KHALIFA: I did different things at different times. When I had my children, being a children's portrait photographer kind of fit into my schedule and it gave me access to my client base. And before that, I was just very interested in urban landscapes and social documentation.

FARID: Because I come from an art and design background. I'm a little bit more abstract, so I work on projects that have more of a conceptual theme, mostly dealing with urban landscapes as well as physical aspects of the body and personality.

When it comes to curating the exhibitions, is there a specific process?

FARID: Usually photographers come to us with a body of work. We look at it and help them edit and produce the work in a sense. There's always a discussion about the artwork and sizing and how things fit together. That’s exactly the role of a gallery, to be able to connect with the collector base and try to tap into what we think they’d like and what they're ready to understand. At the beginning though, since it's a new market in Egypt, we had to understand that there are only certain things people might be ready to buy as a photograph and put on their wall.

How do you balance between the audience and your artistic vision?

KHALIFA: I would give the example of Nermine Hammam’s work. She's quite an established artist, her latest body of work was something very personal but also quite dystopian and challenging to look at. But she thought, ‘Okay, I don't care, this is what I'm doing now, this is who I am’. As a gallery, we have to think of who's going to buy this. At the same time, she’s an established artist with an established collector base, and the response was very positive. If she hadn’t been well-known maybe the work probably wouldn’t have been easily accepted.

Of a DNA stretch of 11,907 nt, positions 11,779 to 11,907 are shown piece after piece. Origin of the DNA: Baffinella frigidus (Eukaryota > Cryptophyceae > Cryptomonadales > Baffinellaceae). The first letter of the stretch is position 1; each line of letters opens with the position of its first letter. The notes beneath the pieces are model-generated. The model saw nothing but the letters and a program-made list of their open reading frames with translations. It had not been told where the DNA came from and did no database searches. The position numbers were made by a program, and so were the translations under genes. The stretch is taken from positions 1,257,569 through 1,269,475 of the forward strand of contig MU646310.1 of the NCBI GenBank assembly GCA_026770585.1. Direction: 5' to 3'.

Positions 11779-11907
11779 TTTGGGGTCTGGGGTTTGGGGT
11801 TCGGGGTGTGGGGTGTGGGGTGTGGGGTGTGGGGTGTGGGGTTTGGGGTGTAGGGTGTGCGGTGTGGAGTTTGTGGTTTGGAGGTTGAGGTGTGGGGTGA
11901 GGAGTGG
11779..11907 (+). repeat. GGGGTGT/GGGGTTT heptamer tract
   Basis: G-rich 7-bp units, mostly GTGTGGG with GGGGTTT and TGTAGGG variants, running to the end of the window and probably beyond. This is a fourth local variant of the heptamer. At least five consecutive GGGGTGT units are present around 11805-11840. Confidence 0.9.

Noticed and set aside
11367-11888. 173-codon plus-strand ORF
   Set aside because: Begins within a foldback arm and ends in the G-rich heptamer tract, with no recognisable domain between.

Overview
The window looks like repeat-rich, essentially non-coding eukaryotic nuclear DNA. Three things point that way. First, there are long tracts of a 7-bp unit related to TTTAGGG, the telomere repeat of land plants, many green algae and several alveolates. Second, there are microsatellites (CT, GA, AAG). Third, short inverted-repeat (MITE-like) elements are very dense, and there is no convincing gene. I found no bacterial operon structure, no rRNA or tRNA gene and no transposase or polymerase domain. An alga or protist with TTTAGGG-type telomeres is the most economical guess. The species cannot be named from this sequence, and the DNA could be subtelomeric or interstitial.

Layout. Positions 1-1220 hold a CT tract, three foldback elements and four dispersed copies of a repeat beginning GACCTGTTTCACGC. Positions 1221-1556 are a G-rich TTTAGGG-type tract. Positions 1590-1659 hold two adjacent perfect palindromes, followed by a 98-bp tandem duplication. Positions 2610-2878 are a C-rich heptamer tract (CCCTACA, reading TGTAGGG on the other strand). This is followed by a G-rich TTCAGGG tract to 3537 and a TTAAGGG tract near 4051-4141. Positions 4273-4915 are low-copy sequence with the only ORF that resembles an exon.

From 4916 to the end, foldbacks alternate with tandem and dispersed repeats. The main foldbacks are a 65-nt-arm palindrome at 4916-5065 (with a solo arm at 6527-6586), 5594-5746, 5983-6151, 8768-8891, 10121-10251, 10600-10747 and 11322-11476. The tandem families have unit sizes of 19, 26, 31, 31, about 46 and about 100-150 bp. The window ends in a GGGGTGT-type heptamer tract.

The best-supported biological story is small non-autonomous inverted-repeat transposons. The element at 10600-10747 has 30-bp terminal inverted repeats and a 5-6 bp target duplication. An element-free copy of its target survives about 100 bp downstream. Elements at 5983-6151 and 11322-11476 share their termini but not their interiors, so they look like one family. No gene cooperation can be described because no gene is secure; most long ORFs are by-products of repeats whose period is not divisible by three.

FARID: We can kind of gauge what the audience will be more or less interested in. However because we're not an institution that needs funding to keep itself alive, we rely on sales. And so the gallery is a vehicle for the artists to have an income, and part of our role is making those tough decisions, even though we may like the work, we know that it's not going to sell.

What was the reception to previous shows you’ve hosted at Tintera like?

FARID: We hosted nine solo shows and a number of group shows so far, and they've all been very different, and I think that's probably an exciting aspect that surprises people. To have this intense variety of photographers handling the subject or the medium or expressing themes in starkly different ways. It’s also interesting to see who's coming, and which shows attract which type of audience. For example, we had one exhibition by a Russian-Swedish photographer, Xenia Nikolskaya. Her project was titled ‘Dust’, where she spent more than 10 years travelling around Egypt and photographing abandoned villas and palaces. We had a wide audience coming to the gallery, not just because it was photography, but they were coming to see spaces they don't have access to.

KHALIFA: We've had people come to a few shows, and then suddenly buy something from the fifth show, and because all the shows are so different, people rediscover their taste and what photography means to them, so that’s definitely exciting.